Even in far-away America, the religious character of National-Socialism was clear to some adherents of the Movement. Peter Stahrenberg, leader of the tiny American National-Socialist Party, maintained “My religion is National-Socialism. Christianity is the bunk.”
The emergence of National-Socialism as a new Germanic religion with Adolf Hitler as its central figure was not universally popular. Pious Christians, in particular, were aghast at the development. But in resisting the nascent Hitler Faith they received important support from a powerful source – Adolf Hitler himself.
Hitler on the Hitler Faith
Hitler was aware that there was movement in the direction of casting him and National-Socialism in religious, rather than political, terms. On occasion, both publicly and privately, he addressed the issue head on: he was against it.
At the 1938 NSDAP Nuremberg rally, he stated in clear-cut language:
National-Socialism is a cool-headed doctrine of realities; it mirrors clearly scientific knowledge and its expression in thought. Since we have won the heart of our people for this doctrine we do not wish to fill their minds with a mysticism which lies outside of that doctrine’s goal and purpose. National Socialism is not a cult-movement, a movement for worship; it is exclusively a folkish political doctrine based on racial principles. In its purpose there is no mystic cult, only the care and leadership of a people defined by a common blood-relationship. Therefore we have no rooms for worship, but only halls for the people – no open spaces for worship but spaces for assemblies and parades….
We will not allow mystically-minded occult folk with a passion for exploring the secrets of the world beyond to steal into our Movement. Such folk are not National-Socialists but something else – in any case something which has nothing to do with us … Our worship is exclusively for the cultivation of the natural, and for this reason, because natural, therefore God-willed. Our humility is the unconditional submission before the divine laws of existence so far as they are known to us: it is to these we pay our respect.
It will be noted that even when denying that National-Socialism has a religious focus, Hitler invokes divine authority.
On October 14, 1941, Hitler echoed these sentiments in a private conversation with his immediate entourage.
A movement like ours mustn’t let itself be drawn into metaphysical digressions. It must stick to the spirit of exact science. It is not the Party’s function to be a counterfeit for religion… I especially wouldn’t want our Movement to acquire a religious character and institute a form of worship. It would be appalling for me, and I would wish I’d never lived, were I to end up in the skin of a Buddha.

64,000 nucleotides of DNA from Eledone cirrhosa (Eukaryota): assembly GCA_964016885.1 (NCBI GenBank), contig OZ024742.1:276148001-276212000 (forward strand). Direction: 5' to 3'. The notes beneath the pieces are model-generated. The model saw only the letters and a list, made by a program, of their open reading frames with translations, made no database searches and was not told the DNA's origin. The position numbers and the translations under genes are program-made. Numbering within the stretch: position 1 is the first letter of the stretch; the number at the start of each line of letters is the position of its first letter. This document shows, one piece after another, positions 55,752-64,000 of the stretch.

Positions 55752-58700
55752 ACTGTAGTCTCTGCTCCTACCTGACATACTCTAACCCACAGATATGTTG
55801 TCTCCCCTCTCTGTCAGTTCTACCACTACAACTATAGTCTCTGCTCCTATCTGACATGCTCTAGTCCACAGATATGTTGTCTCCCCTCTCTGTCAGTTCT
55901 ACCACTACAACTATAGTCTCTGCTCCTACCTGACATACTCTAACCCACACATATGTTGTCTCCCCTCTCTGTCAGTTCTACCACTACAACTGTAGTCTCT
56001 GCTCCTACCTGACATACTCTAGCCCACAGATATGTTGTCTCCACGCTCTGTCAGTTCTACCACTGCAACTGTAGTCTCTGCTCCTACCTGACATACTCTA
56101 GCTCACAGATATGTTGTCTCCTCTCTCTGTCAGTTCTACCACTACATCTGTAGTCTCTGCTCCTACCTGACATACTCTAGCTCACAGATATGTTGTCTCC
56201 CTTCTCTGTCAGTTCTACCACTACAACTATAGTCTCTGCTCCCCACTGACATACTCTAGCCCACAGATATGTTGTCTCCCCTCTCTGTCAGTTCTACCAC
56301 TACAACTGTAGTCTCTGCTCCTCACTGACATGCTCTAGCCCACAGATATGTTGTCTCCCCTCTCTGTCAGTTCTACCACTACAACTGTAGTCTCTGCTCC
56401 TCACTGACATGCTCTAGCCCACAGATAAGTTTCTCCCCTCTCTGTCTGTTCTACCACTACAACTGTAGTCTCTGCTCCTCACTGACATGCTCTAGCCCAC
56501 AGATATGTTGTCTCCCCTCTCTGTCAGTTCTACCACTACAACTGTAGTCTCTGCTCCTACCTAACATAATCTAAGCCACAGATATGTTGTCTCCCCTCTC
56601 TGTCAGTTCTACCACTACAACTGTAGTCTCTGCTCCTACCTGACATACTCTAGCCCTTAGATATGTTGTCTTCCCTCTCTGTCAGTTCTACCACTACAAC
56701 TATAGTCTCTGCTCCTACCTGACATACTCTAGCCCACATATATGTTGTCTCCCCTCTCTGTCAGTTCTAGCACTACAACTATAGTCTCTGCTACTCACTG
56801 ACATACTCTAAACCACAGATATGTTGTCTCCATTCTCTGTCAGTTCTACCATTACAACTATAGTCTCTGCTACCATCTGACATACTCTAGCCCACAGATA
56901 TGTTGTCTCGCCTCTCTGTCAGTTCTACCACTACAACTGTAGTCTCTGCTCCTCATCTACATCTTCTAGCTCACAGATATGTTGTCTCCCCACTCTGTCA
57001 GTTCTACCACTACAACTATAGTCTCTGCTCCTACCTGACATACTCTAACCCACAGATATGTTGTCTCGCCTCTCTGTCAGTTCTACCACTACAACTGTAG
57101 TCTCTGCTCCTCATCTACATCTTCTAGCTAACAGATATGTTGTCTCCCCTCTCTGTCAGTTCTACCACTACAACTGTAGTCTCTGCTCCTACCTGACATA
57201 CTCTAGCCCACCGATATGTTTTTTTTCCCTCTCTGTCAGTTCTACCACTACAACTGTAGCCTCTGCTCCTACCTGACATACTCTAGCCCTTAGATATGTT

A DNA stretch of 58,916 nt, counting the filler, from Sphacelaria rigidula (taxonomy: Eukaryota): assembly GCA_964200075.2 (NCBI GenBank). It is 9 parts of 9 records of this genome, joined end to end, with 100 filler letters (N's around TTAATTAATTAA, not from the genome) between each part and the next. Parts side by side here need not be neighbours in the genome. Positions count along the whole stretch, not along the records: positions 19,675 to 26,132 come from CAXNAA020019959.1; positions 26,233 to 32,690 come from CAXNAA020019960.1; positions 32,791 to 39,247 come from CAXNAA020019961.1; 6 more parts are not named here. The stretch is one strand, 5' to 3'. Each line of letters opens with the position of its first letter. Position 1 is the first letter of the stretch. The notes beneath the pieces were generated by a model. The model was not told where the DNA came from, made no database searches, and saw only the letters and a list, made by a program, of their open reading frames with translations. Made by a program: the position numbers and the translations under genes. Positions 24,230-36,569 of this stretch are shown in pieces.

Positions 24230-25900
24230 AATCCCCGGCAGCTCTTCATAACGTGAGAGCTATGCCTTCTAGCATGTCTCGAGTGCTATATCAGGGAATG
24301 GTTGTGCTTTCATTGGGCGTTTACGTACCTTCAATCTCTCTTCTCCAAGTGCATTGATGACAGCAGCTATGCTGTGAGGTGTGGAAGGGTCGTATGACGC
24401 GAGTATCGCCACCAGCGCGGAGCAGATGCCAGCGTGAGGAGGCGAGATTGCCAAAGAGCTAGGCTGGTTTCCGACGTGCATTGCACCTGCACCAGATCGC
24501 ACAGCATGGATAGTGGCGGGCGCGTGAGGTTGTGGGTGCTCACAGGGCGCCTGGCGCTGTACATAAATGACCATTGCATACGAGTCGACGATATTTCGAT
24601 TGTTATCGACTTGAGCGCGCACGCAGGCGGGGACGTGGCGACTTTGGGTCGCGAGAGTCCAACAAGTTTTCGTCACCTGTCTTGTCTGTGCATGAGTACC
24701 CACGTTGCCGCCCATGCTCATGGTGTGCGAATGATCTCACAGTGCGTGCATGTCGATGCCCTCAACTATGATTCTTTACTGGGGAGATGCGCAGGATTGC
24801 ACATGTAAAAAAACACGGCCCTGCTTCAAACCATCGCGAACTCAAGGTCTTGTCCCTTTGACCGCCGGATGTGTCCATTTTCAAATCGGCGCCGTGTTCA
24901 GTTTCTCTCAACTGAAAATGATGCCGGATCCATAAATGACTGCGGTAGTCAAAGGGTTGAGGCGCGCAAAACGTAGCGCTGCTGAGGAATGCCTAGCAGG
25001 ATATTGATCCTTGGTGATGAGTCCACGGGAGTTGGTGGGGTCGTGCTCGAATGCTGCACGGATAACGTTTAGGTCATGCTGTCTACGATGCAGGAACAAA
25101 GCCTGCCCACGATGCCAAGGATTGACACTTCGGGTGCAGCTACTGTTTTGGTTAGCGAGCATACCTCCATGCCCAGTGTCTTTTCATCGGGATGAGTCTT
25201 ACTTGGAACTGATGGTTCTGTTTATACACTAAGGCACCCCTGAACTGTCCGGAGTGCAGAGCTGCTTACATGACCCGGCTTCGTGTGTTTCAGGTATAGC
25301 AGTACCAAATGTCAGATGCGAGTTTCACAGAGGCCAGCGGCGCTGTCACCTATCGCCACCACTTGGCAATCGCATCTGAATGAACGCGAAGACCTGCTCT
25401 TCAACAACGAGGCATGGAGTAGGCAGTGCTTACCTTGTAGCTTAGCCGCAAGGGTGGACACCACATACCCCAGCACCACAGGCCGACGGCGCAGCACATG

On the surface, such statements on the part of Hitler himself would seem to settle the matter, and indicate that National-Socialism is not a religion. The post-World War II proponents of the Hitler Faith are undeterred in their beliefs, however, because the issue is more complex and subtle than it first appears.
Adherents of the Hitler Faith have yet to address this matter in a comprehensive and detailed manner. However, three possible explanations come to mind:
1. Hitler meant what he said when he rejected a religious focus for National-Socialism, and was pursuing no hidden agenda;
2. Hitler himself was unaware of the religious implications and the spiritual depth of his life and his mission; and
3. Hitler did realize that he was founding a new religion which would eventually supplant Christianity among the Aryan peoples, but that he felt that the public articulation of this new faith was premature, and that it would only emerge in future generations.
Hitlerians today reject the first possibility above as a superficial and mistaken interpretation of Hitler’s intentions. Considered in isolation from the rest of his life and work, the “anti-religious” declarations seem plausible and even compelling. However, when taken in the full context of what he said, wrote and did, it is clear that there is more to the story.
As to the second possibility, it would be astounding if someone of Hitler’s intellect and possessing his encyclopedic knowledge of history and religion, would be blind to the full implications of what he was doing. That Hitler was too naive to recognize the historic forces that he had set in motion simply is not credible. Indeed, that he felt it necessary to address the issue at all indicates that he was aware a spiritual reorientation of the Germans was under way.
Further, from the very beginning of his political career, Hitler consciously employed religious language and imagery in connection with himself and with National-Socialism. In the very first sentence of Mein Kampf, for example, Hitler claims that the location of his birth was divinely appointed. And elsewhere:
Blood-sin and the desecration of the race is the original sin in this world and the end of a humanity which surrenders to it. (Vol. I, Chapter 10)